Many of the bonefish flats here on Oahu include mangroves. In some areas, the mangroves line the shore and in others they have grown up around small, sandy islets. The mangroves are not native to Hawaii, but they are happy here and have spread steadily over the past decade. Recently, the government made the decision to remove the mangroves from one of the main fishing areas near Honolulu.Continue reading
I fished back to back days this past weekend, and it was epic.Continue reading
A lot of fishing naturally necessitates “social distancing”, and fly fishing even more so, what with the flinging of sharpened metal hooks to and fro. This weekend, I found myself fishing the same flat at the same time as Makani and, alone together, we enjoyed a sunny morning within shouting distance of one another.Continue reading
A few months back I wrote a post about fishing for trevally during our trip to the Leeward Islands of French Polynesia last summer. Summer in Hawaii is the best time of year for trevally, or ulua, as we call them locally. In the spirit of looking forward to the upcoming season, I thought I would point out some of the differences I noticed between fishing for trevally in Tahiti, and fishing for trevally here in Hawaii.Continue reading
One morning I caught a ride on Makani’s boat. He was taking a client out, but was kind enough to drop me off on the flat to look for bonefish. On the ride I noticed a baby gecko struggling in a small puddle on the deck, so I reached down and scooped it up.Continue reading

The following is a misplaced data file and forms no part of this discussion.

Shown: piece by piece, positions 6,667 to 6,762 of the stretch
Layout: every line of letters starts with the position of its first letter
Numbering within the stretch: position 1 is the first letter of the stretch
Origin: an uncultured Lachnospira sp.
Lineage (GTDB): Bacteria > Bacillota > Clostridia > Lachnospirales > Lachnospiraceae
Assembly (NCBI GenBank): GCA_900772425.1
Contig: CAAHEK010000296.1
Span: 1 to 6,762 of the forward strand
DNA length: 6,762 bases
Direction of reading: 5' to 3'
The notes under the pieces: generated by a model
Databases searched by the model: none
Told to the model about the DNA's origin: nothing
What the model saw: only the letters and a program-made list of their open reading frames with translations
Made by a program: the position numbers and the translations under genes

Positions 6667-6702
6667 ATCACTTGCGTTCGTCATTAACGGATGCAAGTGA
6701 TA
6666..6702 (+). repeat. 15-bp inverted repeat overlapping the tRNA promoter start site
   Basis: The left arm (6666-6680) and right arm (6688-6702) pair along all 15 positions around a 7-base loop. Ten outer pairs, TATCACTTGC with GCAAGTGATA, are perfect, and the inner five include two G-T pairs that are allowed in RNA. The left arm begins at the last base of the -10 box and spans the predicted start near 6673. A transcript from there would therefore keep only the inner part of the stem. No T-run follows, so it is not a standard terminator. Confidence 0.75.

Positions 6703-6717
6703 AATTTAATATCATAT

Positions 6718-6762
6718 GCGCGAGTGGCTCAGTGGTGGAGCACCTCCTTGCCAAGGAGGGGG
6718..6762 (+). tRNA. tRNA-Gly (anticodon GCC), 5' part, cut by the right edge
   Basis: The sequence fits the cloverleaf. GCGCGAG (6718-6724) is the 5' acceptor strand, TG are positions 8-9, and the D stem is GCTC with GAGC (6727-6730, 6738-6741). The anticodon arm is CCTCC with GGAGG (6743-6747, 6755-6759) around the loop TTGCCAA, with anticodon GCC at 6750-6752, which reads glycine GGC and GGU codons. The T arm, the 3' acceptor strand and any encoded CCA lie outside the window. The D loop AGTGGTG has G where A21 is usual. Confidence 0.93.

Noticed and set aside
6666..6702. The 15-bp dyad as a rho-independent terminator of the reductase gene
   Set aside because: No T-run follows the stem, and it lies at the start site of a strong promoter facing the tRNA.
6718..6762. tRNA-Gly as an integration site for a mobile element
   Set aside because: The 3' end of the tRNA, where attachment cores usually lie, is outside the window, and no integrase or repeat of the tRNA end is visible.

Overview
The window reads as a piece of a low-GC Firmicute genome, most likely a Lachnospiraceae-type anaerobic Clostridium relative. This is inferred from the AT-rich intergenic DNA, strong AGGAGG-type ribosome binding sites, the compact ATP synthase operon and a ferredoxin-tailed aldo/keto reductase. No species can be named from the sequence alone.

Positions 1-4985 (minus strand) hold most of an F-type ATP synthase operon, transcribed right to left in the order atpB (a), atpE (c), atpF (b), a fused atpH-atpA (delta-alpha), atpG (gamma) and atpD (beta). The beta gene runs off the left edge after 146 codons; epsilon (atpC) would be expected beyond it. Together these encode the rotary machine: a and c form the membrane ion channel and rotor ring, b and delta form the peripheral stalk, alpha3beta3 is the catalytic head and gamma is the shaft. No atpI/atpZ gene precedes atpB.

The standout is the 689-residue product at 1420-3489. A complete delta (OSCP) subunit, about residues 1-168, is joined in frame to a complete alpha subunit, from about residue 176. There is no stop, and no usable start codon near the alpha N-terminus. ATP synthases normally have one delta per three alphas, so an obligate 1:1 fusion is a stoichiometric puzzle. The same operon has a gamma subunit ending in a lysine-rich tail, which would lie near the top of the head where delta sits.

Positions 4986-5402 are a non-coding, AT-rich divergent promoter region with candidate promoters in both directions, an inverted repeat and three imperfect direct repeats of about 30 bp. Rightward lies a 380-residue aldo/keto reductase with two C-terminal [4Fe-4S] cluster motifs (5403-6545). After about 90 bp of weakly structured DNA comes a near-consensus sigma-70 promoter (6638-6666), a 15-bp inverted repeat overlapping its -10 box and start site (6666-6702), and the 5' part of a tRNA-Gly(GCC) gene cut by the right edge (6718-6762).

I believe I have mentioned the phenomenon of the buddy system before, but I think it bears repeating.Continue reading
With calm winds and gentle southerly surf, my friend Makani has been doing a lot of bottom-fishing lately. I have joined him a couple of times and we have caught plenty of fish: snapper, goatfish, triggerfish, Hawaiian bigeye, queenfish, and, on our last outing, some large needlefish.Continue reading
Our trip to French Polynesia this Summer was especially interesting because I had a chance to explore the differences between one tropical Pacific island chain and another.
In doing my pre-trip research, I realized that the Leeward Islands of French Polynesia had extensive barrier reefs and relatively small tidal fluctuations. This got me very excited to try fishing for trevally there.Continue reading
In my last post I mentioned bottom-fishing. Day or night, it is one of the easiest and most productive styles of fishing from a boat. Just rig your line with a weight and a baited hook, drop it to the bottom, and wait for something to bite.
We spent two weeks in May sailing through the Leeward Islands of French Polynesia. Our shipmates were two good friends, who actually know how to sail! Together we chartered a bare boat (meaning without crew), the 43 foot Utrillo.
This is our second sailing adventure. Two years ago we joined the same friends for an eight day journey through the Whitsunday Islands of Queensland in Australia. I trolled several lures during that trip, including one recommended at the marina, but had no action at all.
Before this trip I tried to do some research to increase our odds of catching fish but I did not find very helpful information. A lot of the specific tips came from sailing websites and seemed to focus on the fish, how to get them on board or how to kill them. This makes sense because sailors are not necessarily fishers, but I was more interested in how to hook fish, not what to do afterwards.
After having some success, I thought I would write down a few things that we learned so that I and others don’t have to start from scratch on the next voyage.